Crypto Tax & RBI Warning Show BJP Govt's Dilemma Over Digital Currency
A clear coherent policy strategy for the virtual digital currency ecosystem is still a work-in-progress.
With the presentation of the 2022 Union Budget on the first day of February this year, Finance Minister Nirmala Sitharaman finally threw some light on the direction that the government would take on cryptocurrencies. The decision to impose a 30% tax on converting crypto assets plus the imposition of a 1% transaction charge has drawn a lot of ire from the startup ecosystem, which has been rattled by the decision to disallow setting off crypto losses against other assets. But looking at the decision in the cold light of objectivity, what appears is that the government has taken a milder policy direction than what it should have taken.
There Are Many Issues at Hand
Meanwhile, 17 days later, the RBI governor, Shaktikanta Das, in his monetary policy announcement, for the first time directly warned investors that they would be investing in cryptocurrencies at their own risk as they had no underlying asset – ‘not even a tulip’.
He reiterated the RBI position for the last couple of years that private cryptocurrencies were a big threat to financial and macroeconomic stability and that they would undermine the RBI’s ability to deal with issues related to financial stability.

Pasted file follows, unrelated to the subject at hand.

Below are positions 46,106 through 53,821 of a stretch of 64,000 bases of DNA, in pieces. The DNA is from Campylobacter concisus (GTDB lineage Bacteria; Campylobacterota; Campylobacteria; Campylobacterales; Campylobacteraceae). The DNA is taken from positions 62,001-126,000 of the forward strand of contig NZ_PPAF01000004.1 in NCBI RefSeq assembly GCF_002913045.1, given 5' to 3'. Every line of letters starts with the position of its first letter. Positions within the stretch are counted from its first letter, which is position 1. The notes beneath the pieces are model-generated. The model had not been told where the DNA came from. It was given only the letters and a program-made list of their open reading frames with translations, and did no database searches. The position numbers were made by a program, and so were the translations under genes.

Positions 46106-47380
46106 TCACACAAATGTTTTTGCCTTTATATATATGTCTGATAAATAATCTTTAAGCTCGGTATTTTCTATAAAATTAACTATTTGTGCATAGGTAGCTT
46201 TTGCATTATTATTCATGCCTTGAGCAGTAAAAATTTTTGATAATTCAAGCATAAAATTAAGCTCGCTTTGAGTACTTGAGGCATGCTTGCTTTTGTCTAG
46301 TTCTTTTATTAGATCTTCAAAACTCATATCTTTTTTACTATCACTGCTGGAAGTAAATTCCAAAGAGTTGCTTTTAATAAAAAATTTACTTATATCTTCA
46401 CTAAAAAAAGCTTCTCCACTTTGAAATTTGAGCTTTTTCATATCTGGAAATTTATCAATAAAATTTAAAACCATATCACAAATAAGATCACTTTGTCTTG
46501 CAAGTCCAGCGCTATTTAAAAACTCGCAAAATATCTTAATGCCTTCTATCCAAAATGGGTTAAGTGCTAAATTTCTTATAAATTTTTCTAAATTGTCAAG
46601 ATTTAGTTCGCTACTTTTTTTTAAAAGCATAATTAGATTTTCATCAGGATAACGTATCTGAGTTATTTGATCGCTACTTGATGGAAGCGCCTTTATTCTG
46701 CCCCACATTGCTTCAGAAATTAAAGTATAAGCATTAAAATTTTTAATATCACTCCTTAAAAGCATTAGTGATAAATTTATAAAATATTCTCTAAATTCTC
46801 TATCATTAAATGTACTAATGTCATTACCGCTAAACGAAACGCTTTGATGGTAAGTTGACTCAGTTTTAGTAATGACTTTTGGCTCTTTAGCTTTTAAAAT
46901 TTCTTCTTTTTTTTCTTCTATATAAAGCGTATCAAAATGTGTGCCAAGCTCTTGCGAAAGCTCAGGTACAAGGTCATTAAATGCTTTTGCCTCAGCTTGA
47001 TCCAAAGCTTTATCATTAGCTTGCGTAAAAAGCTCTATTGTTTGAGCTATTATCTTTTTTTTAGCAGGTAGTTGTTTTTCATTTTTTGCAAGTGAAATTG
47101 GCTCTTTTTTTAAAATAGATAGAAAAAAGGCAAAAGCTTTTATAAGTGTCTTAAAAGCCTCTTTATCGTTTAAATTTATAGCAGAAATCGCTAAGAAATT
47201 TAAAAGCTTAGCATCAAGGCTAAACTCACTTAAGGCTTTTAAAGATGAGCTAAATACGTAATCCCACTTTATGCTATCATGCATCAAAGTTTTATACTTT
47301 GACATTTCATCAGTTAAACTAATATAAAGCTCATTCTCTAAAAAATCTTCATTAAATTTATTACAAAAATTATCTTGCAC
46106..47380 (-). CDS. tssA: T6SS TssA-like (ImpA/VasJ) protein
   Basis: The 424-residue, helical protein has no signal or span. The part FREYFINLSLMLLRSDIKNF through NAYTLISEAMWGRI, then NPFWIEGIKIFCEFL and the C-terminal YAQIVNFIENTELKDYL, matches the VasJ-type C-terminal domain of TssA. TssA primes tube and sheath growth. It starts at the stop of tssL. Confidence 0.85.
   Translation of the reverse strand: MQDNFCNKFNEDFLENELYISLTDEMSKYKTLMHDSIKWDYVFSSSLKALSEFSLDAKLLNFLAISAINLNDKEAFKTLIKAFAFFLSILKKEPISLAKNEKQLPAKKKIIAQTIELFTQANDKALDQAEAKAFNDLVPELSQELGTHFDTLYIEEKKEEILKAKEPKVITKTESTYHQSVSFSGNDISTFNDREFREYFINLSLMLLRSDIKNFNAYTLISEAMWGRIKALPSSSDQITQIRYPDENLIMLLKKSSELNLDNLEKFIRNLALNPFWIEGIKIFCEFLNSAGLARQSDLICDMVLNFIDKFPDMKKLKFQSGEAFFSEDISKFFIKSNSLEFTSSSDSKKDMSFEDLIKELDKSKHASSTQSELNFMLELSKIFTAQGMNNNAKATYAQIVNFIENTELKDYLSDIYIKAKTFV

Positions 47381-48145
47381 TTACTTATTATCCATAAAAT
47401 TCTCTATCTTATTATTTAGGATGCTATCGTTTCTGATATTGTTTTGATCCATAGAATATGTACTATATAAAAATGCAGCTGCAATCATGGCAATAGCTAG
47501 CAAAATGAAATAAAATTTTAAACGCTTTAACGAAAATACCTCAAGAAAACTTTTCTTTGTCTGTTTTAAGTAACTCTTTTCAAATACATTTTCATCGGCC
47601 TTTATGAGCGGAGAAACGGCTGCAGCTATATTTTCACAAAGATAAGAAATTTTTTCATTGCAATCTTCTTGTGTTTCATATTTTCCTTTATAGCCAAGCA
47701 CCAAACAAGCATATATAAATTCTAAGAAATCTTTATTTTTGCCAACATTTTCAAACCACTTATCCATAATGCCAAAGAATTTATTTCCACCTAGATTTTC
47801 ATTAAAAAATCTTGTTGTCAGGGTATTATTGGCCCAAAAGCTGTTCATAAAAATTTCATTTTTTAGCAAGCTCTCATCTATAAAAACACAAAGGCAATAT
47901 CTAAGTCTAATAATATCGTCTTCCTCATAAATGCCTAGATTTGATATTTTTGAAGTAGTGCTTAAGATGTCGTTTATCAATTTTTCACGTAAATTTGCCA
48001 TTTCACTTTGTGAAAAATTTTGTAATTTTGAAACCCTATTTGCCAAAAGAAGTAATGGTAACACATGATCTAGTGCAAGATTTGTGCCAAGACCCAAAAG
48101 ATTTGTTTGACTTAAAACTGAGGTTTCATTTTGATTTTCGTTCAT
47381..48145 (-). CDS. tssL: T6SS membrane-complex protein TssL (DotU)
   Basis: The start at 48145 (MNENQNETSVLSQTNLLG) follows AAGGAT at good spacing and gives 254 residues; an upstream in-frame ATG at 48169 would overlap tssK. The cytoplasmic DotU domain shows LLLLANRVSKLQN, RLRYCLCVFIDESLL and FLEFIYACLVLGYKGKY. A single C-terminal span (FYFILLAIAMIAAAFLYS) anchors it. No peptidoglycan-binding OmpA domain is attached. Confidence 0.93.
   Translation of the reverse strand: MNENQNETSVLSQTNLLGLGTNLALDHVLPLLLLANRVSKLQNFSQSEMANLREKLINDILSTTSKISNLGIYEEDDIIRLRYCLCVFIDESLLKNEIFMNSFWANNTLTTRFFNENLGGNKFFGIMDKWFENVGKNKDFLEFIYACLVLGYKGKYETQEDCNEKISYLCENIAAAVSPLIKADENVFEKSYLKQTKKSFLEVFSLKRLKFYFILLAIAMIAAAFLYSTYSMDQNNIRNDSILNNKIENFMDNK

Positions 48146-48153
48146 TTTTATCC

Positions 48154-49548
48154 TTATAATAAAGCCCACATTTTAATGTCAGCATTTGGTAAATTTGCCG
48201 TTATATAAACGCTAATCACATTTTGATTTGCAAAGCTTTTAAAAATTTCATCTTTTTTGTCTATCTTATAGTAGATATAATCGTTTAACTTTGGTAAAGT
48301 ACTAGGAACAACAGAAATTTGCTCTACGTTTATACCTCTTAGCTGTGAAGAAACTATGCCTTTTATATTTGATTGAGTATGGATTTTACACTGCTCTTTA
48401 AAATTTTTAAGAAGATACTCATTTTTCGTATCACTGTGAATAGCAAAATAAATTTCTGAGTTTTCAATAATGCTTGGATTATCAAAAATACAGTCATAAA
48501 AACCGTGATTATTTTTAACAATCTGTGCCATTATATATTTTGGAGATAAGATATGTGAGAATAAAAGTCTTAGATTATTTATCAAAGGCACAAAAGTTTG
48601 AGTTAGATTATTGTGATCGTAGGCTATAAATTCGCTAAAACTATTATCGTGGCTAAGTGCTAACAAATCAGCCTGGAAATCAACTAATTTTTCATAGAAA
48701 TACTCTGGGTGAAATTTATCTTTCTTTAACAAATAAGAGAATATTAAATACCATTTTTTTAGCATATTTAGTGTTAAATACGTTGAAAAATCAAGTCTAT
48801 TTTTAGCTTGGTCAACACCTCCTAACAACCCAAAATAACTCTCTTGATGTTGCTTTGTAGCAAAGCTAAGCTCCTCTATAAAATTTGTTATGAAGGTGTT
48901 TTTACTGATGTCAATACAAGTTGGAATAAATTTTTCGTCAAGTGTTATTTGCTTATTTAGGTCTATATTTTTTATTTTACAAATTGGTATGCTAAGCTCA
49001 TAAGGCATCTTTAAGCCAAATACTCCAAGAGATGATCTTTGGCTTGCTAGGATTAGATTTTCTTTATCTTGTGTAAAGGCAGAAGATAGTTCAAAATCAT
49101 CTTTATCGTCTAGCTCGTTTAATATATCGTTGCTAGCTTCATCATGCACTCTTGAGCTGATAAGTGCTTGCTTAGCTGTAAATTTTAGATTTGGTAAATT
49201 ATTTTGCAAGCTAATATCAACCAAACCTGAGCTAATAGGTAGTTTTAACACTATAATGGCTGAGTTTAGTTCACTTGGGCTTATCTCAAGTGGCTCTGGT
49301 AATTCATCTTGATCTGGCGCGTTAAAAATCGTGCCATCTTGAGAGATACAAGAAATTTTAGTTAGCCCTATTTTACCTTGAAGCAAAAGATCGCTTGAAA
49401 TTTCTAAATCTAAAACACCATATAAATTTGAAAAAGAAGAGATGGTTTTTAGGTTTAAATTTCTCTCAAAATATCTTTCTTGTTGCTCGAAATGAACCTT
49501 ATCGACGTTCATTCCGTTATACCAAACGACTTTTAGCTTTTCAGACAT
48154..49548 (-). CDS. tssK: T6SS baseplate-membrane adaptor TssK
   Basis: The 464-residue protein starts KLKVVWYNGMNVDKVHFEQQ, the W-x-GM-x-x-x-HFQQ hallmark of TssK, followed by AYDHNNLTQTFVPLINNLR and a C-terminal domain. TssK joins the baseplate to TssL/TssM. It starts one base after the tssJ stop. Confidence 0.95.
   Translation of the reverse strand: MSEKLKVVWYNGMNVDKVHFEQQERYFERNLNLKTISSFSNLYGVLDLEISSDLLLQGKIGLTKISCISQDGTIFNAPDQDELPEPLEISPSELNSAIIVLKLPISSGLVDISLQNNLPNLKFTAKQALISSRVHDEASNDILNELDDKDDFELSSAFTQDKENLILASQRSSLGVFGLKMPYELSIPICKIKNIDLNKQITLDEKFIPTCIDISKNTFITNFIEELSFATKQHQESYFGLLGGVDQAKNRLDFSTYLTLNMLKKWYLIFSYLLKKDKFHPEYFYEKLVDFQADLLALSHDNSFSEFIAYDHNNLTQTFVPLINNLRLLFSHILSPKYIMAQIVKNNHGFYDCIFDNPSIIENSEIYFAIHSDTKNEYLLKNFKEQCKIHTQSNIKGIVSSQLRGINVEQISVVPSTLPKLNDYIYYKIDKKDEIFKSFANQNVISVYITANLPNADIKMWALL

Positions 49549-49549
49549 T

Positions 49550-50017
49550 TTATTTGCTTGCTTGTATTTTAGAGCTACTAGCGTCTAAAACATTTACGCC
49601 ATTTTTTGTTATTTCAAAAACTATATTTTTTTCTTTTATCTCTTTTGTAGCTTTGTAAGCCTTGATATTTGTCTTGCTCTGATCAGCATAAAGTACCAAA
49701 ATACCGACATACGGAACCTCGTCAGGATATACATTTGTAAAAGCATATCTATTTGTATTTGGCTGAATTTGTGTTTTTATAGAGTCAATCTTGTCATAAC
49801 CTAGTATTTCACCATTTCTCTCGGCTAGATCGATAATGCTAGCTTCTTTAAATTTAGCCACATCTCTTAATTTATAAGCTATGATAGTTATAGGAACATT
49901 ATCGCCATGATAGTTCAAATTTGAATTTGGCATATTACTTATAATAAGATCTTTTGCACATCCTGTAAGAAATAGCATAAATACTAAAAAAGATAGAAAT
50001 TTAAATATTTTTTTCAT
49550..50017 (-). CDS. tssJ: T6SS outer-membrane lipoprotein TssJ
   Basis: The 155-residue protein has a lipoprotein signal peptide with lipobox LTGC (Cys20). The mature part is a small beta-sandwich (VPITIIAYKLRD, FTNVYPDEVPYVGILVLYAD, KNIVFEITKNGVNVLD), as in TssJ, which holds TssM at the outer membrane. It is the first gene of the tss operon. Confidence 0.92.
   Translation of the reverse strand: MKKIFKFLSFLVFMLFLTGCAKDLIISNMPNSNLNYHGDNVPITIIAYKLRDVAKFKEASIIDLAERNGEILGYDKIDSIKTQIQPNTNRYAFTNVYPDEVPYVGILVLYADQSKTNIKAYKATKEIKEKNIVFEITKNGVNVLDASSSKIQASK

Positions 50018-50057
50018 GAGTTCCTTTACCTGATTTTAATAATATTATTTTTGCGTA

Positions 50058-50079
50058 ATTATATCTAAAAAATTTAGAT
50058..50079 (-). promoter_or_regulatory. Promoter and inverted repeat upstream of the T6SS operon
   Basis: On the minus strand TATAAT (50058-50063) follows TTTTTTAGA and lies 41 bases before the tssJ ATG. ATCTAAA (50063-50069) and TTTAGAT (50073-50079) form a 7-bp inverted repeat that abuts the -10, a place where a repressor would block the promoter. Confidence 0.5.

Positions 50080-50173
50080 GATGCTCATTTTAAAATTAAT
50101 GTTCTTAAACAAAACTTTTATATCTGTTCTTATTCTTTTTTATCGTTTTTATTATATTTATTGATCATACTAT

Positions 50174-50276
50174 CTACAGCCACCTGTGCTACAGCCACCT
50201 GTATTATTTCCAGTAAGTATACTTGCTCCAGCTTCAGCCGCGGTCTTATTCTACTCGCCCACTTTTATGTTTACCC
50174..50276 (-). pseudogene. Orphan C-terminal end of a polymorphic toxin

Clearly, both these positions indicate that a clear coherent policy strategy of the cryptocurrency scenario, or the virtual digital currency ecosystem, is a work-in-progress. And that’s not because the government doesn’t want to create a sound policy, but because the actual encapsulation requires factoring in many issues at hand.
The Vigorous Messaging Around Crypto
The last year has seen a burgeoning of crypto exchanges in the country, and if one was to go by commercials that were unleashed during the last IPL season, the road to wealth for the common man was through investment in crypto. The accompanying messaging focused on the deep proliferation of crypto in the country, with ‘experts’ estimating that almost 100 million individuals owned some or the other form of crypto. The message that was being propagated was that banning crypto would hurt a lot of people and that the spread of digital currency was inevitable and could not be stopped via fiat.
The government had planned on the introduction of a Bill in the winter session of Parliament for the regulation of cryptocurrencies. But it was put off as the government did not want to be seen as ‘anti-technology’. The Bill had proposed legitimising crypto assets to promote blockchain but also putting a stop to crypto as a medium of exchange.
This line of thought is full of lacunae. Crypto, unlike other assets like land and jewellery, is not just divisible and mobile but also easy to exchange. Add the devastating element of anonymity, and we are left with an entity that can be used for a wide range of illegal activities, including terror funding.